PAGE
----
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TABLE 1 Amounts of Spent Nuclear Fuel in Storage and Rate at Which the Amount is Increasing

Type of Spent Nuclear Fuel

Russian Federation Spent Nuclear Fuel (metric tons of heavy metal)

United States Spent Nuclear Fuel (metric tons of heavy metal)

Power Reactor

14,000 + 850 per year

45,000 + 2000 per year


70 + fuel from 15–18 nuclear power stations per year

19.5 + 45.5 over 33 yearsa

Production Reactor

Not availableb

2100 + 0 per year

Research Reactor

28,500 assemblies

23 + 0.07 per year

aCiting an annual rate for discharges from naval reactors may not be accurate so the expected total for a known period is given.

bApproximately 1.5 metric tons of separated plutonium are produced each year by the three dual purpose reactors. The spent nuclear fuel from these reactors is stored only briefly before going through chemical separations.

SOURCE: National Research Council. End Points for Spent Nuclear Fuel and High-Level Radioactive Waste in Russia and the United States. Washington, D.C.: The National Academies Press, 2003, Table 1.1.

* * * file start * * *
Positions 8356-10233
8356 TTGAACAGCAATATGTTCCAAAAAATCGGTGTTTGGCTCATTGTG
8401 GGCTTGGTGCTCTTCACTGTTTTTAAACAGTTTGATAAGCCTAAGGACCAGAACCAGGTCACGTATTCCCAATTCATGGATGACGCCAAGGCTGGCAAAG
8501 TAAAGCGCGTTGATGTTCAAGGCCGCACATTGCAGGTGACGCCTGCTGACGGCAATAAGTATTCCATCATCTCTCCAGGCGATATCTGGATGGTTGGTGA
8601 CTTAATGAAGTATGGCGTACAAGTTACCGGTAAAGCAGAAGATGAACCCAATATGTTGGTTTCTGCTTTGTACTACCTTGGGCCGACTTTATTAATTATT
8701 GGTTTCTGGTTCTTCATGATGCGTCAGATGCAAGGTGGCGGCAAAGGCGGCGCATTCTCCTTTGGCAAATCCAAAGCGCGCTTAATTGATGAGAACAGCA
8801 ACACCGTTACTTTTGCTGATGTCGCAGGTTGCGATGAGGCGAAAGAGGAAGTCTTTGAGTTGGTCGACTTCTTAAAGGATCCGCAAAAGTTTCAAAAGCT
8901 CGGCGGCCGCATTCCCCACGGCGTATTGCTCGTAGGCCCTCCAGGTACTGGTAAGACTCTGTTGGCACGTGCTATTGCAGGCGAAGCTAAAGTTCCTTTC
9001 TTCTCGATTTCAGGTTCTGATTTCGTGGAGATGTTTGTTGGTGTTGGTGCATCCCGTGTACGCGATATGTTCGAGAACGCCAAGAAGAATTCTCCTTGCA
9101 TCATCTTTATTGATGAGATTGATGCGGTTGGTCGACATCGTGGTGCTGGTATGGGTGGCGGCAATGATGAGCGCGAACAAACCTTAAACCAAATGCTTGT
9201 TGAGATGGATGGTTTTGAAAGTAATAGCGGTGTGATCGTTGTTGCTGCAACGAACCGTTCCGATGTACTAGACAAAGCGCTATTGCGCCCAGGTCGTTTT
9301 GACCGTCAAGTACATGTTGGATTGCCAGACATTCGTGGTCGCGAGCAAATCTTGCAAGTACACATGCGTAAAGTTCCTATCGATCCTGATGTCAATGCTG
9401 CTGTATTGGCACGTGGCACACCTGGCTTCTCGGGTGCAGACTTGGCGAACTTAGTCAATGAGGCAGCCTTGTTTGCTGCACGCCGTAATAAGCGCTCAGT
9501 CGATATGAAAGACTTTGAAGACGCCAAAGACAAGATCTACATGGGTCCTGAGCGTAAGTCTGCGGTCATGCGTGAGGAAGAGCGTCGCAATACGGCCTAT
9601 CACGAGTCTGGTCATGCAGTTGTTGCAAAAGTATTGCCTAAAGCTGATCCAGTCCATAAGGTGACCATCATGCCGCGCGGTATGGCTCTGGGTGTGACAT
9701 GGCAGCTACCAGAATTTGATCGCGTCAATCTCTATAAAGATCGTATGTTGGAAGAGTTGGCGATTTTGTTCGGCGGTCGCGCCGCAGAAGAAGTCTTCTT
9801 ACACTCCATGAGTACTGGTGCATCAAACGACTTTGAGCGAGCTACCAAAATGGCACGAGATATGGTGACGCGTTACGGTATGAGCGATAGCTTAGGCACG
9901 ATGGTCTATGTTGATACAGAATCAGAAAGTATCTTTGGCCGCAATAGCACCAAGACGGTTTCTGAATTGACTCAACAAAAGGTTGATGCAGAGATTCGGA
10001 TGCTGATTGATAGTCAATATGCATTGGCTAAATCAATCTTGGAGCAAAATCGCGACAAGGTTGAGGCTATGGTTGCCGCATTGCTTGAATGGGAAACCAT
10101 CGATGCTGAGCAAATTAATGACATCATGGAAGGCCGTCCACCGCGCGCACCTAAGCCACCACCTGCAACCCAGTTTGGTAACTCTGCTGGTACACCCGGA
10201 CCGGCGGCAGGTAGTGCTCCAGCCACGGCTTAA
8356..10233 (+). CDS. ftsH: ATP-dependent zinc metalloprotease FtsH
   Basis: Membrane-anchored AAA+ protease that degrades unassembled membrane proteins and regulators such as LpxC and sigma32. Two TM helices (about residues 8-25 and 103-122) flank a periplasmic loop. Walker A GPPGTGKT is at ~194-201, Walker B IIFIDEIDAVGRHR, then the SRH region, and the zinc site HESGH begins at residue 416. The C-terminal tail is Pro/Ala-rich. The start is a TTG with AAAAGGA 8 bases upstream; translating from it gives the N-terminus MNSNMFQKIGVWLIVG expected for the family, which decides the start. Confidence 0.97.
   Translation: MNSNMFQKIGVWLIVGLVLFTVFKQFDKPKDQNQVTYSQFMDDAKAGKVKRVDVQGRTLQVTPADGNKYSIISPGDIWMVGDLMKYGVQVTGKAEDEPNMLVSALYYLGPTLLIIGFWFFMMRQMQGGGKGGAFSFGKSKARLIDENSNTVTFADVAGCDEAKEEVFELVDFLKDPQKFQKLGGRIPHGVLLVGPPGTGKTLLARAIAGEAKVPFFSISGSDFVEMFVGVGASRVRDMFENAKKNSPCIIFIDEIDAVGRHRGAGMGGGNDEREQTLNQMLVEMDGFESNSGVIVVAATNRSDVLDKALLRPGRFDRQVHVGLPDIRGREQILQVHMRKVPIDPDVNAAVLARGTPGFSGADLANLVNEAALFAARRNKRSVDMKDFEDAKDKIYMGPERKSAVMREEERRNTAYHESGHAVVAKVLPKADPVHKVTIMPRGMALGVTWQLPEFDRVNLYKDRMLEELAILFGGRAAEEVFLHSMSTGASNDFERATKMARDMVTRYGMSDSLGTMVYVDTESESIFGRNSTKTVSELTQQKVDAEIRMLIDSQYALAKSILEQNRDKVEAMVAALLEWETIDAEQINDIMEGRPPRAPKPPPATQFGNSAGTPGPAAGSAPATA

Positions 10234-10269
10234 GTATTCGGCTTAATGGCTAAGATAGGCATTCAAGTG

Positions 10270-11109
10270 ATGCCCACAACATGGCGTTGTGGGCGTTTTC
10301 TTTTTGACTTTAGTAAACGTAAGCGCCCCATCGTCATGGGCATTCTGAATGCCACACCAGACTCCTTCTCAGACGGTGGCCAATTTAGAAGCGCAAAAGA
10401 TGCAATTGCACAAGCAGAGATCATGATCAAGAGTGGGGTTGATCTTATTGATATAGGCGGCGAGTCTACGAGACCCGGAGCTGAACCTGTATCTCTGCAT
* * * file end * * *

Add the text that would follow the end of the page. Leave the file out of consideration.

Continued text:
The U.S. Department of Energy (DOE) currently manages about 2500 metric tons of heavy metal of spent fuel, of about 250 different types. This includes fuel from plutonium production reactors, naval reactors, and research and demonstration reactors.

The United States halted reprocessing to obtain weapons plutonium in 1988, and the Hanford reprocessing canyons shut down in 1989. One Savannah River canyon continues to operate for processing unstable fuel. The Idaho Chemical Processing Plant, which had been used for naval fuel, shut down in 1992.

Table 2 lists quantities of U.S. government fuel and current disposition plans.


The United States produced 191 submarines each with 1 reactor, 8 aircraft carriers with 2 reactors each and 1 carrier with 8 reactors, 9 cruisers with 2 reactors each, a deep submergence research vessel with 1 reactor, and 1 civilian cargo ship with 1 reactor. The only nuclear ships still in service are the carriers and 72 submarines.1

All navy spent fuel is shipped to Idaho National Laboratory for storage. After decommissioning the ship and removal of the fuel, the reactor compartment is removed and shipped to the Hanford site for storage.

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